The government shutdown is in its third week, but what does that have to do with your food? Some safety advocates are on edge because the government shutdown stopped some routine food safety inspections and furloughed thousands of workers for the FDA.
This week, some FDA employees were brought back to resume some “high risk” inspections without pay but Drew Belk said his operations as a vegetable farmer are unaffected.
“It’s in the farmer’s best interest to make sure the food is safe and healthy because the last thing we need is another recall,” Belk said.
Belk said he’s diligent in doing his own inspections.
“The FDA and USDA’s involvement in that [inspections] is probably smaller than you would realize or you would think,” he said.
When a government inspector, usually USDA, shows up to inspect Belk’s facility he pays for it.
“We don’t get FDA inspections on a daily basis,” he said. “It’s only when there’s a problem.”
Meat-packing plants have inspectors on-site everyday, Belk said. In all of his years of farming, Belk said he’s never had a bad crop and attributes that to his inspections and stores inspections.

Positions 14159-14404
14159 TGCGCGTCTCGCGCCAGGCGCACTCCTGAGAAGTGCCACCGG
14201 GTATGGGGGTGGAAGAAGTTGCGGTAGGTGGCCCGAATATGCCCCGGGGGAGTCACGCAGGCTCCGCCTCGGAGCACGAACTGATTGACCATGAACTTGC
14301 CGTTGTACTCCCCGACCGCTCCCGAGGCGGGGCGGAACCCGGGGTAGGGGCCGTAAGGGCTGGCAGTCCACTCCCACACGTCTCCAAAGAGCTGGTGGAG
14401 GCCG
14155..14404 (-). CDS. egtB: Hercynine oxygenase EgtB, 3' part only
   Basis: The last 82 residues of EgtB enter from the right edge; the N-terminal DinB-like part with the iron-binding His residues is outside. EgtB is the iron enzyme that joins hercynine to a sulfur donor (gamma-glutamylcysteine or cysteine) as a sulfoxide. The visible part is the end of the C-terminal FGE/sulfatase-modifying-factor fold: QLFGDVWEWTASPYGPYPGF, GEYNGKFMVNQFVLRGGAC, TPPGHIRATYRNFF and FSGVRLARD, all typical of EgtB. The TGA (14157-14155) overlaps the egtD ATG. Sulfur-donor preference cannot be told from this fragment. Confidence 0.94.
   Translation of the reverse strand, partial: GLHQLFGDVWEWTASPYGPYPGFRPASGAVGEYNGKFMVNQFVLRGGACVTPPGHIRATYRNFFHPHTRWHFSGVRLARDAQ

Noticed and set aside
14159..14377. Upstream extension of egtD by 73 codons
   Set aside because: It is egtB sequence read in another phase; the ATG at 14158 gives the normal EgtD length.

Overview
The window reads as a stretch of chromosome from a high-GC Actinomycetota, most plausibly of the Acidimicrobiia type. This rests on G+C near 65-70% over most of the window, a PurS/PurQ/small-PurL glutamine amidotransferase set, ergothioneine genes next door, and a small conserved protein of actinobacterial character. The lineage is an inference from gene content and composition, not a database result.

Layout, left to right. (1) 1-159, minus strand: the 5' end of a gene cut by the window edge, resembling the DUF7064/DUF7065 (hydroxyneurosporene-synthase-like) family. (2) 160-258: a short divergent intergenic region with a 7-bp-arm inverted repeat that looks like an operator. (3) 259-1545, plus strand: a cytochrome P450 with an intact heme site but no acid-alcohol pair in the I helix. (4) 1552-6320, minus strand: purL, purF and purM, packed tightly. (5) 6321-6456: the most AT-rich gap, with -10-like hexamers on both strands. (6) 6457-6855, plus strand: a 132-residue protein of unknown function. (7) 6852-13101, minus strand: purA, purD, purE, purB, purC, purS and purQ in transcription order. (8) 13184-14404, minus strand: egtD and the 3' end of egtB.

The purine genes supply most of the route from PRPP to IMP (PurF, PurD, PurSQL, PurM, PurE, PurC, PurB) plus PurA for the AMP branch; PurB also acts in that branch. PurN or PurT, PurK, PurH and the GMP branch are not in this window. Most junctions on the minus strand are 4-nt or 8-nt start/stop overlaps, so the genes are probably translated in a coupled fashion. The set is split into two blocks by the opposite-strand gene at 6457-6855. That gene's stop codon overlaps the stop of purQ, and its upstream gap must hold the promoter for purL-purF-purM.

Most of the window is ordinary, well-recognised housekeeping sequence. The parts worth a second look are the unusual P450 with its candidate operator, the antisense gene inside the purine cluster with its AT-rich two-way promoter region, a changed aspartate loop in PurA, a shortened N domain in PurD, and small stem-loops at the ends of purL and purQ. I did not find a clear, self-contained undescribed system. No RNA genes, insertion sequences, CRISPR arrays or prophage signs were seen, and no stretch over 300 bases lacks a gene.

“They [stores] check every load that comes in and if there’s a problem with it, they reject it,” he said.
The California Food and Drug Administration also sends inspectors to stores across the state.
“Regardless of what happens in Washington D.C., people are still going to have food on the shelves no matter what,” Belk said.
FDA Commissioner Scott Gottlieb warned Friday that if the partial government shutdown persists, it will force the FDA to make “hard decisions” on preserving key functions of the agency.
The FDA cannot accept any new funding during the shutdown which has forced the agency to stretch its remaining funding to last roughly five more weeks.